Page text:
An Identification Policy, added to the existing Crisis Response Plan; in case of evacuation, identification would be required when parents pick up children, in the event that an emergency is manned by personnel other than the district’s (e.g., the Red Cross, etc.).

A revised/updated Emergency Medical Treatment Policy & Procedure Handbook, required under Chapter 4 (Strategic Plan); it will be updated again in October, in compliance with state guidelines.

The Chapter 4 Strategic Plan, which, in addition to specific policies, mandates keeping the graduation rate above 80% and the attendance rate above 90%; the district already exceeds those percentages.

A Teacher Induction Plan, part of the Strategic Plan, assigns a mentor teacher to new teaching staff members.

A Professional Education Plan; Act 48 requires staff members to receive a minimum of six credits or 180 hours in-service credits over a five-year period. It provides professional development to increase student achievement and use of technology to aid in that achievement.

A Student Services Plan, which describes the services provided to students (screenings, etc.).

A District Technology Plan, which outlines technology efforts over the next three years, one of which is to join an NEIU/IU18 consortium to provide Internet 2, which is high speed Internet. The only content is from colleges, universities and schools and provides endless research and learning possibilities with safe content. It should be available as of July 1, 2008.

An English as a Second Language Plan (ESL); at this time, the district does not have any students requiring ESL, but the plan describes curriculum offerings and exit criteria.

An Agreement for Services Tuition Rates with Bethesda Day Treatment Center.

A Concurrent Enrollment Agreement with Luzerne County Community College for the 2006/2007 school year. Last year, one English course was offered by LCCC with 15 enrolled; this year, four courses have been offered with about 60 students enrolled. Students in grades 11 and 12 are admitted after testing, and can earn college credit while taking classes at the district. A grant application is in the works to help with the cost; if approved, students’ only cost will be a $40 application fee.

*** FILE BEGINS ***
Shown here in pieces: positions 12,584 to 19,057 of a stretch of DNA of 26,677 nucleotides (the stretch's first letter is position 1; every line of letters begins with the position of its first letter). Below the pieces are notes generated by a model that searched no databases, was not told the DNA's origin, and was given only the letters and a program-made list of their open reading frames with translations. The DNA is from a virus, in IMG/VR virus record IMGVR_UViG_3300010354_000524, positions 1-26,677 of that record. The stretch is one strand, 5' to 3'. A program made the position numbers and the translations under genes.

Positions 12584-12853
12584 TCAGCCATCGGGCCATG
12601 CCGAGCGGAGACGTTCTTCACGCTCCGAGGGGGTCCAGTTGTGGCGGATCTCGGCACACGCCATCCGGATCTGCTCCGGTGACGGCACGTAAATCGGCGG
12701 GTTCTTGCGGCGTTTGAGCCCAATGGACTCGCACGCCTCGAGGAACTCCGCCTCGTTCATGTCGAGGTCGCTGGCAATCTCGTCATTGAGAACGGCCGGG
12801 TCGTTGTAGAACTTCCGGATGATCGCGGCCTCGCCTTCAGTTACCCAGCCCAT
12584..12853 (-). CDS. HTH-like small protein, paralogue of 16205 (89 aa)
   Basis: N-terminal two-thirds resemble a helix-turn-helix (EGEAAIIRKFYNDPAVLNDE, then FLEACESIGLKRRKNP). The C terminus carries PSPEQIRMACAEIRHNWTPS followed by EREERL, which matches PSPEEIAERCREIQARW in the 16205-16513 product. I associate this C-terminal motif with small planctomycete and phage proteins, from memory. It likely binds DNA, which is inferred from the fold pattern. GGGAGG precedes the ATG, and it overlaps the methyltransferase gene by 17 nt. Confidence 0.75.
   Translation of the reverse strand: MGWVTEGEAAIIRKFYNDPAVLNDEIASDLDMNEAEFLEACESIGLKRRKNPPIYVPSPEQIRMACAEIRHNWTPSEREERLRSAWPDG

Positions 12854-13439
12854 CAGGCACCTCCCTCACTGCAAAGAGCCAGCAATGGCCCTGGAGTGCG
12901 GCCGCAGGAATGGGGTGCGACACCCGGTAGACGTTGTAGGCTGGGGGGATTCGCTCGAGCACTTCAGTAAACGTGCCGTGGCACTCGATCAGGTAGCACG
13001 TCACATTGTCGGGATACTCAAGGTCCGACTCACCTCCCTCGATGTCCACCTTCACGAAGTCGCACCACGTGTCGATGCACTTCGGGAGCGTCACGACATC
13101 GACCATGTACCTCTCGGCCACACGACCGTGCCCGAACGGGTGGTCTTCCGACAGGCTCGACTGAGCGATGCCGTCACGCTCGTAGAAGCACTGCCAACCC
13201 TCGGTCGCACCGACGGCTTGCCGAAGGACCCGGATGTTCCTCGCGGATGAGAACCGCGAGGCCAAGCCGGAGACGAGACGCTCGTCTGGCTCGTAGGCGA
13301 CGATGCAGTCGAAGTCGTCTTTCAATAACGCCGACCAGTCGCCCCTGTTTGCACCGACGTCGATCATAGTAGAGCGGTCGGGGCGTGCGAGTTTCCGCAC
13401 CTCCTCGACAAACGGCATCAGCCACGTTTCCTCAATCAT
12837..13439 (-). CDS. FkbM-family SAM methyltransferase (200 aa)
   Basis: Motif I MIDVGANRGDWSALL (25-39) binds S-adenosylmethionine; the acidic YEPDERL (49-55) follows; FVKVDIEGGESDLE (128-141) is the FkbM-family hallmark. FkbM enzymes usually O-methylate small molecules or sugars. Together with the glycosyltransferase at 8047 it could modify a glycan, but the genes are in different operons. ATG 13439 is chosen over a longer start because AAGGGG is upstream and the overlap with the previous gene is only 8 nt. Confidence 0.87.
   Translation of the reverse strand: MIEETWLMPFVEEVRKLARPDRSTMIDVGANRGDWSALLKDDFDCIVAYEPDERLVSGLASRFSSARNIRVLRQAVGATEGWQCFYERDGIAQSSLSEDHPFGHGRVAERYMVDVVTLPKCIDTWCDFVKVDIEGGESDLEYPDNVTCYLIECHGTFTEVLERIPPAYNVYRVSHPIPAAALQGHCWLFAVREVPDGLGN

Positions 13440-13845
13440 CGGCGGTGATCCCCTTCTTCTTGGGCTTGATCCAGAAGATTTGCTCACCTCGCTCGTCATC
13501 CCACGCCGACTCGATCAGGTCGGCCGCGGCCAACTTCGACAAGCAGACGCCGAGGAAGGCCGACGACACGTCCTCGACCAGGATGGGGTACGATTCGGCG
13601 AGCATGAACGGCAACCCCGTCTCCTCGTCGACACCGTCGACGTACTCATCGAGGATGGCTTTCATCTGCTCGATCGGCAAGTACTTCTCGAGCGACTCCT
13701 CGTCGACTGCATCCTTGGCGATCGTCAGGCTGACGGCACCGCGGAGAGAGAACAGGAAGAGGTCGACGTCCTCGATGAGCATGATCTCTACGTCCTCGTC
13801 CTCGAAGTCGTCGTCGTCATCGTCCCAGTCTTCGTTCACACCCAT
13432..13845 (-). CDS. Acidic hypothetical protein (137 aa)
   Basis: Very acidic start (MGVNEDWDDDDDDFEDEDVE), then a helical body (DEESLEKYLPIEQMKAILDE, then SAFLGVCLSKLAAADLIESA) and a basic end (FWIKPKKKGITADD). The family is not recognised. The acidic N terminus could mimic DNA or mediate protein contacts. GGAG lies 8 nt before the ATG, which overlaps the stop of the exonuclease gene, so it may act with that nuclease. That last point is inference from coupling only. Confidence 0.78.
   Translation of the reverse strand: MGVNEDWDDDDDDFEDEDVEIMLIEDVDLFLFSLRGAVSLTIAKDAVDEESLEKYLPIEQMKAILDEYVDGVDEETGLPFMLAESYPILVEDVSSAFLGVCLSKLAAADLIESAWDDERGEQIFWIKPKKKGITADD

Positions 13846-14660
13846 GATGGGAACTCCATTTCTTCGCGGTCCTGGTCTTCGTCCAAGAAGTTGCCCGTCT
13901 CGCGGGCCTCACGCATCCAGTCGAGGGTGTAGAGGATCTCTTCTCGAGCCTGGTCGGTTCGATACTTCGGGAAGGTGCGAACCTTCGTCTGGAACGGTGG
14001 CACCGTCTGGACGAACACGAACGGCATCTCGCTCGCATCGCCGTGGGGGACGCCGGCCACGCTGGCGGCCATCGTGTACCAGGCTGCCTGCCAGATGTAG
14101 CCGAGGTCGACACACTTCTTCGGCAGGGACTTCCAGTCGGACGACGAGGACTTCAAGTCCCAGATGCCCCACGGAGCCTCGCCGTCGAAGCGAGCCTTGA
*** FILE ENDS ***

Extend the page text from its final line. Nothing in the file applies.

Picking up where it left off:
A Letter of Engagement between DeHey McAndrew and Susquehanna Community School District.

A Trehab Student Assistance Agreement.

A maintenance contract for Beck & Beck Services, Inc. for the 2006/2007 school year (refrigeration and air conditioning).

Other items approved included:

Awarding Ray Swanson the Bus 4 transportation contract for the 2006-2007 school year:

Request for Homebound Instruction for five students.

Tenure for teacher Sharon Lubaszewski.

Permission for the Superintendent to tentatively hire pending Board Approval for any vacancies that may occur between August 10 and the beginning of the 2006/2007 school year.

Kathy Matis for 45 hours of Technology work as needed; Mrs. Matis has been instrumental in helping the staff to stay on schedule in the wake of the technology coordinator’s resignation.

The following resignations: Head Computer Technologist, effective July 21; Varsity Girl’s Head Softball Coach (if hired as Assistant Coach); Varsity Girl’s Assistant Softball Coach (if hired as Head Coach); JV Girl’s Head Volleyball Coach; RN (part time), effective June 19; High School Art Teacher & Yearbook Advisor, effective July 14; Family & Consumer Science Teacher, High School, effective July 21; Junior High Boy’s Head Basketball Coach; Junior High Boy’s Assistant Basketball Coach (if hired as Head Coach); High School Newspaper Advisor.

Hiring the following Instructional Staff for the 2005/2006 school year: Music Teacher, Elementary; Social Studies Teacher, High School; Art Teacher – High School; Family & Consumer Science.

Hiring the following non-instructional staff: School Nurse (part-time)- 2 days/week, Elizabeth Matis; School Nurse (part-time), 1 day/week, Julie Hargett; Head Computer Technologist, Michele Moody; Title I Aide, Elementary, Bobbi Edwards; Health Office Aide, Elementary, Brenda Reddon; Maintenance (part-time), 25 hours/week, John Mann.

Hiring for the following Schedule B positions: Girl’s Varsity Head Volleyball Coach; Girl’s JV Head Volleyball Coach; Girl’s Varsity Head Softball Coach; Girl’s Varsity Assistant Softball Coach; Assistant Football Coach; Junior High Boy’s Head Basketball Coach; Specialist Department Head; Corrine Sohns – Family & Consumer Science Teacher Mentor; Elementary Teacher Mentor; Elementary Music Teacher Mentor; Social Studies Mentor; Junior High Golf Coach; High School Art Teacher Mentor; Yearbook Advisor; Junior High Girl’s Basketball Assistant Coach; High School Health & PE Teacher Mentor; and Student Council Advisor, Ben Hibbard.

Internal transfer, Elementary PE, Scott Glidden.

Internship for Mark Snitzer with Tammy Stone.